Engaging Vulnerability Research Seminar

Uppsala University

Schedule, fall 2017

Time: Thursdays at 10.15-12.00
Venue: ENG 3-2028
Papers will be made available one week in advance.
English is default seminar language
Information: mats.hyvonen@antro.uu.se

Schedule, spring 2016
Schedule, fall 2016
Schedule, spring 2017
Schedule, fall 2017 [this page]
Schedule, spring 2018
Schedule, fall 2018
Schedule, spring 2019
Schedule, fall 2019
Schedule, spring 2020


Thursday September 7, at 10.15-12.00, ENG 3-2028

Our two new postdocs, Stefan Sunandan Honisch and Mahmoud Keshavarz, present their research projects.

Thursday September 14, at 10.15-12.00, ENG 3-2028

Theme: BOREDOM, 1st seminar: A Philosophy of Boredom. The seminar discussion will focus on “The Problem of Boredom”, chapter one in Lars Svendsen’s book A Philosophy of Boredom (2004).  Seminar participants are invited (but not demanded) to read the whole book. Mikael Kurkiala (associate professor of cultural anthropology, Church of Sweden) will introduce and contextualise the book and its main arguments. Reading: Chapter one in Lars Svendsen (2005) A philosophy of boredom. London: Reaktion.

Thursday September 28, at 10.15-12.00, ENG 3-2028

Vulnerability as emancipation: Undocumented migrants as European minority
Guest seminar, Magdalena Kmak, Åbo Akademi University.  Download abstract and bio. Readings: If you want to read Magdalenas text, send an email to mats.hyvonen@antro.uu.se (Magdalenas text – a work in progress –  will not be distributed outside the seminar)

Tuesday October 3, at 10.15-12.00, ENG 3-2028

Updated Saturday 1 October: Paper for Tuesday’s seminar
Guest seminar: John Nixon, honorary professor, Education University of Hong Kong, presents his research on Hannah Arendt’s philosophy. Download abstract.

Nixon will be talking to some of the major themes in his book Hannah Arendt and the Politics of Friendship (Bloomsbury, 2015). See also Nixon’s article published in the Times Higher Educational Supplement.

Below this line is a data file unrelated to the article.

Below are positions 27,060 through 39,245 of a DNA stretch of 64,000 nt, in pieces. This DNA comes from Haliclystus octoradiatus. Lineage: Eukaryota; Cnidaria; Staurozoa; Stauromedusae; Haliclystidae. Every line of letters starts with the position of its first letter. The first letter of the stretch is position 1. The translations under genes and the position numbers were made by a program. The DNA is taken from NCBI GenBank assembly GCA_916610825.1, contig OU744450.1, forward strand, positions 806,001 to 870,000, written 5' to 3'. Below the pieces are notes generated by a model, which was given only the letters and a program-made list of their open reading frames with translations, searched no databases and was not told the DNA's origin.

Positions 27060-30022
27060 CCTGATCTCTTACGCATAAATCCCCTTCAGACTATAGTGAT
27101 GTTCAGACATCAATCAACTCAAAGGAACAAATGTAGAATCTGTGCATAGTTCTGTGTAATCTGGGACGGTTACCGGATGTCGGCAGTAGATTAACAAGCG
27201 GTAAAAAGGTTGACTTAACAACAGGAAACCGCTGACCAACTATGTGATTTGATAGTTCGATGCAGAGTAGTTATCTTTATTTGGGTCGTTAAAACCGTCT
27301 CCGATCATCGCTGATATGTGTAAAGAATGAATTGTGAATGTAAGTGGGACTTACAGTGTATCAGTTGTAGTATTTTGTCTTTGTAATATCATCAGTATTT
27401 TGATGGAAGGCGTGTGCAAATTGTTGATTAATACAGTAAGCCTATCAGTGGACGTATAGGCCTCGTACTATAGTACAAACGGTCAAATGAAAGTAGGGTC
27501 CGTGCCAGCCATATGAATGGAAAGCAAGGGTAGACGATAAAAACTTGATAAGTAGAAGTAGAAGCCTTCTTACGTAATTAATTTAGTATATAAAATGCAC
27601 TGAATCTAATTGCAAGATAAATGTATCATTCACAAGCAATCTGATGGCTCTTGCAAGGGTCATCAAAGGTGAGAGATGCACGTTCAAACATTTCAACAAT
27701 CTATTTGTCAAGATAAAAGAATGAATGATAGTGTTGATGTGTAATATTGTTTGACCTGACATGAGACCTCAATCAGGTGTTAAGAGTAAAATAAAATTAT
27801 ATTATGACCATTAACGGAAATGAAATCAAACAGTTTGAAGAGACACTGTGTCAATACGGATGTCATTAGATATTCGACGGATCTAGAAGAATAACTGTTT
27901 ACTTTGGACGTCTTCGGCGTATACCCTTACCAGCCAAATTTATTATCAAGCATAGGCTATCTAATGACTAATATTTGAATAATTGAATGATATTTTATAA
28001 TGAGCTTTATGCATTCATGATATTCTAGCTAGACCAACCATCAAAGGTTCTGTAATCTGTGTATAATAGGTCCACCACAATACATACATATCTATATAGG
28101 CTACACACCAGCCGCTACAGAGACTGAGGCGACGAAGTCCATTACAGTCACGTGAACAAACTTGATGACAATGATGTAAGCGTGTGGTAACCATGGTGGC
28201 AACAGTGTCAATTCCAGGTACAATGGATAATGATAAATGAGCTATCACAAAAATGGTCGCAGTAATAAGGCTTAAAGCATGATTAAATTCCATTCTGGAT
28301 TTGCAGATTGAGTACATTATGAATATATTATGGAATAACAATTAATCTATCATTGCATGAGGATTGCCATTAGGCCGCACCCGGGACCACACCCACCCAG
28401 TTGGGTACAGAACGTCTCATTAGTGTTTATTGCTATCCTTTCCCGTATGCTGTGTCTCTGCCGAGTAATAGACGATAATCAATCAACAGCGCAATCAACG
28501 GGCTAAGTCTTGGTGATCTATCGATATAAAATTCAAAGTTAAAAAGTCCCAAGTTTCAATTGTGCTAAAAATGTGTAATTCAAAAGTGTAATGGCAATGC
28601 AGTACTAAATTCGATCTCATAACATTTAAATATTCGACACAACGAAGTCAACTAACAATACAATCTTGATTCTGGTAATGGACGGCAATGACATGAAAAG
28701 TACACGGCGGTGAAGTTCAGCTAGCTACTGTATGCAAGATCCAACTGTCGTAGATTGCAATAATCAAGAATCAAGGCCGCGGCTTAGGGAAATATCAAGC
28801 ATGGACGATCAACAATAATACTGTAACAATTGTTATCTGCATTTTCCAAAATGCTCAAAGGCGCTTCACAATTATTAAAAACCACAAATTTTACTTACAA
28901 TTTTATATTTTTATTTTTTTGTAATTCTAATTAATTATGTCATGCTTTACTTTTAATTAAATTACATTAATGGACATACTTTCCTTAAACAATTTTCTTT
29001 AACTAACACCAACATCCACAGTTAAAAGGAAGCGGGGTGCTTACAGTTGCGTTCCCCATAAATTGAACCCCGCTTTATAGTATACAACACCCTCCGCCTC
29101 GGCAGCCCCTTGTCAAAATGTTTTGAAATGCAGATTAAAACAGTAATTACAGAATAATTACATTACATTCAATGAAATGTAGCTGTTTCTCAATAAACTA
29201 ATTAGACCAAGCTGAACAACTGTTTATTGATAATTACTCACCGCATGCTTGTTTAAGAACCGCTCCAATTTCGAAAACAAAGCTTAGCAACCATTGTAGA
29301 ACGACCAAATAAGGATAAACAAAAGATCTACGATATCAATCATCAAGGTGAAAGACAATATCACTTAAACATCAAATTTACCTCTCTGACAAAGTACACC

Thursday October 12, at 10.15-12.00, ENG 3-2028

Theme: BOREDOM, 2nd seminar: Animal Boredom. Readings: pp. 1-38 in Françoise Wemelsfelder (1993) Animal boredom: Towards an empirical approach of animal subjectivity. Seminar introduction by Don Kulick.

Cancelled. Thursday October 19, at 10.15-12.00, ENG 3-2028

Guest seminar: Carole Vance, professor of Anthropology at Columbia University presents her research. More information to come.

Thursday October 26, at 10.15-12.00, ENG 3-2028

Theme: BOREDOM, 3rd seminar: On the anthropology of (urban) boredom. Reading: Bruce O’Neill (2014) “Cast Aside: Boredom and Downward Mobility in Post-Communist Bucharest, Romania”, Cultural Anthropology, vol.29, Issue1, pp.8–31.

The seminar discussion will focus on Bruce O’Neill’s article “Cast Aside: Boredom and Downward Mobility in Post-Communist Bucharest, Romania” (2014, Cultural Anthropology, 29(1): 8-31). Seminar participants are welcome (but not demanded) to read also The Space of Boredom: Homelessness in the Slowing Global Order (Duke UP, 2017), Bruce O’Neill’s new anthropological monograph. In the monograph O’Neill explores further how people cast aside by globalism deal with an intractable symptom of downward mobility; an unshakeable and immense boredom that O’Neill theorizes as an enduring affect of globalization in order to provide a foundation from which to rethink the politics of alienation and displacement. Seminar introduction by Sverker Finnström.

Thursday November 16, at 10.15-12.00, ENG 3-2028

Theme: BOREDOM, 4th seminar: Boredom as the Rhythm of Time and the Everyday in Henri Lefebvre. Readings: (1) Lefebvre (1947/1958) Critique of Everyday Life (excerpt), (2) Gardiner (2012) Henri Lefebvre and the “Sociology of Boredom”. Seminar introduction by Erik Hallstensson & Kasper Kristensen.

Thursday November 23, at 10.15-12.00, ENG 3-2028

Theme: BOREDOM, 5th seminar: Regarding Boredom as a Function of the Aesthetic Life. Readings: Kierkegaard, Søren, “Rotation of Crops – a Venture in a Theory of Social Prudence”, excerpt from Either/Or – Part 1. Seminar introduction by Karl Ekeman.